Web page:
• Strategic partner executives: US
Strategic partner executives: Asia
Instead of assigning personnel to handle a list of individuals, this lets you easily treat a bundle of people and publications as a unit. “Alice will handle Wall Street, and Bob will handle all the other analysts and the Asian partners.”
• Finally, we often encounter lists where the individual items in the list are important and where the order in which they appear is significant. These ordered lists are sequences. Some common examples might include
• Weblog articles, in reverse chronological order
• Purchase requisitions, by date of request
• A baseball team’s batting order
• The students enrolled in Chemistry 242, listed in order of exam grades
A checklist for preparing to land an aircraft after engine failure
Here, not only are the individual items interesting, but their order is also significant, and we may frequently need to know which items precede or follow the item of interest.
Tinderbox provides useful facilities for bags, bunches, and sequences. Bags are often best viewed in a Tinderbox map tab; to open an extra map tab, select the container, make a new tab by clicking the ⊕ button at the right edge of the tab bar, and choose Map from the View menu. If you prefer a more compact display, you can instead choose Outline from the View menu and then use View ▸ Focus View to open a new tab that lists only the contents of the bag.
In outline view, we can collapse a container to hide its contents, allowing the container to stand for the all the elements it contains. Expanding the container lets us see the bag, bunch, or sequence inside it, at the cost of pushing other items outside the field of view.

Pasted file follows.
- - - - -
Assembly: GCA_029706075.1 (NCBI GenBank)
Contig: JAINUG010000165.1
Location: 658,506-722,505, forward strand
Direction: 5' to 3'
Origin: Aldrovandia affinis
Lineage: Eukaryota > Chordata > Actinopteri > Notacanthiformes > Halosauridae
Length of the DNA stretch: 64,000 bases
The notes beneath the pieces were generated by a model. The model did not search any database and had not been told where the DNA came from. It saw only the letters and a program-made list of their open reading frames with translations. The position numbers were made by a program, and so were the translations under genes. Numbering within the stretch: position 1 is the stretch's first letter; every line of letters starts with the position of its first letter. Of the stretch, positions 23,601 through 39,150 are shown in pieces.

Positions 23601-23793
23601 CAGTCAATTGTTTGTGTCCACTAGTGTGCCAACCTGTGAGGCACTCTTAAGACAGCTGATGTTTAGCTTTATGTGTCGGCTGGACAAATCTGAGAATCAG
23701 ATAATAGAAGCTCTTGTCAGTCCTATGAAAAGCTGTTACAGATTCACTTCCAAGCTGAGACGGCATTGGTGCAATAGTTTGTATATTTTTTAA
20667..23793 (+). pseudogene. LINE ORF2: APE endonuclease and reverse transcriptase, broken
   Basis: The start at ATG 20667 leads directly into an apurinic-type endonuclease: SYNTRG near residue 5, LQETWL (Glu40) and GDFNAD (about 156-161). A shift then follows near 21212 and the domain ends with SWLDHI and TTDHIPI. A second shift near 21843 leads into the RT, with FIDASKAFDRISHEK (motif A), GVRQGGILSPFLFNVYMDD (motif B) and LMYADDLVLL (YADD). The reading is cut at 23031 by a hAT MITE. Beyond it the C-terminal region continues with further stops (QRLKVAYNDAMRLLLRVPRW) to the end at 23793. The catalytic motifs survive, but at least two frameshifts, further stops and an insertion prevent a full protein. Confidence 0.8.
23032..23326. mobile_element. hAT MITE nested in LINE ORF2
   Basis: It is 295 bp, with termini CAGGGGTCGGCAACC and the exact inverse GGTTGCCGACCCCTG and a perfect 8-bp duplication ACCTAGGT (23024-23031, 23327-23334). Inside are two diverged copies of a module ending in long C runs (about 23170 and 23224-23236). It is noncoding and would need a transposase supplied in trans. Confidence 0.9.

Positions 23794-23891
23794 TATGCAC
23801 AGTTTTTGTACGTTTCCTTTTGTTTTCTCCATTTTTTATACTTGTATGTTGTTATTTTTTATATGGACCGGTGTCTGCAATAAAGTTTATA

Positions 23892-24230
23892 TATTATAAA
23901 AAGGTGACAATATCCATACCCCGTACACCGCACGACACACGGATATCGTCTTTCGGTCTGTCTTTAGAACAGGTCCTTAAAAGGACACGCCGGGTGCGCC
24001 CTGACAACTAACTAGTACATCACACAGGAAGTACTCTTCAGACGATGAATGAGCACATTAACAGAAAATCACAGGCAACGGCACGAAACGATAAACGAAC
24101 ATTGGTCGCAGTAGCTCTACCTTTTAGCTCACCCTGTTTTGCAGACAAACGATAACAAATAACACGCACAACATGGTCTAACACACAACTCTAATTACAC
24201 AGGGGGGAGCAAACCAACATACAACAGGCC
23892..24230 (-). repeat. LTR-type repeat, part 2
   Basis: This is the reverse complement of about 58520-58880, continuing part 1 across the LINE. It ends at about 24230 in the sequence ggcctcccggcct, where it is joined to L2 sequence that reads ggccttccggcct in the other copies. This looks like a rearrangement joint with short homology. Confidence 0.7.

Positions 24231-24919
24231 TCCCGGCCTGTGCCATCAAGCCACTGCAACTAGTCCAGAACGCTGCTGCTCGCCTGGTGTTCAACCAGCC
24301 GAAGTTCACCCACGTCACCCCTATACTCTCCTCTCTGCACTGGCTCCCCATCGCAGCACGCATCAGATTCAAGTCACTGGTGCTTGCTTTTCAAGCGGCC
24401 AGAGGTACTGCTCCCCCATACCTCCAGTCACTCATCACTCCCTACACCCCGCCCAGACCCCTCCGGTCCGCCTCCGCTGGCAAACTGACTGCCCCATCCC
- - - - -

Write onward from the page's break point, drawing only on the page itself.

Actions and Rules can enforce constraints among all the notes in a bunch. For example, if your bundle of “Wall Street Analysts” has the OnAdd action:
then any note added to this bundle will be drawn in the same color as its new container.
Adornments, Composites, Containers, And Separators
Tinderbox maps provide three ways to group notes in collections: adornments, containers, and separators.
Adornments appear in the background layer of maps, and are hidden in other views. They help organize and annotate the space of the map, emphasizing and clarifying some spatial relationships.
Figure 4-1. Adornments express loose and experimental relationships, while containers express more concrete and lasting ideas of subordination or containment. Adornment boundaries are loose and permeable; an item is either inside a container or it is not.
It is easy to move items onto adornments, and just as easy to move them partly or completely away. Part of a note might lie on one adornment, and part on another. Tinderbox users sometimes regard adornments as signposts or landmarks, describing a note as “not far from the big red adornment.”
In map view, composites group several adjacent notes together, so you can move them as a unit and read their combined text.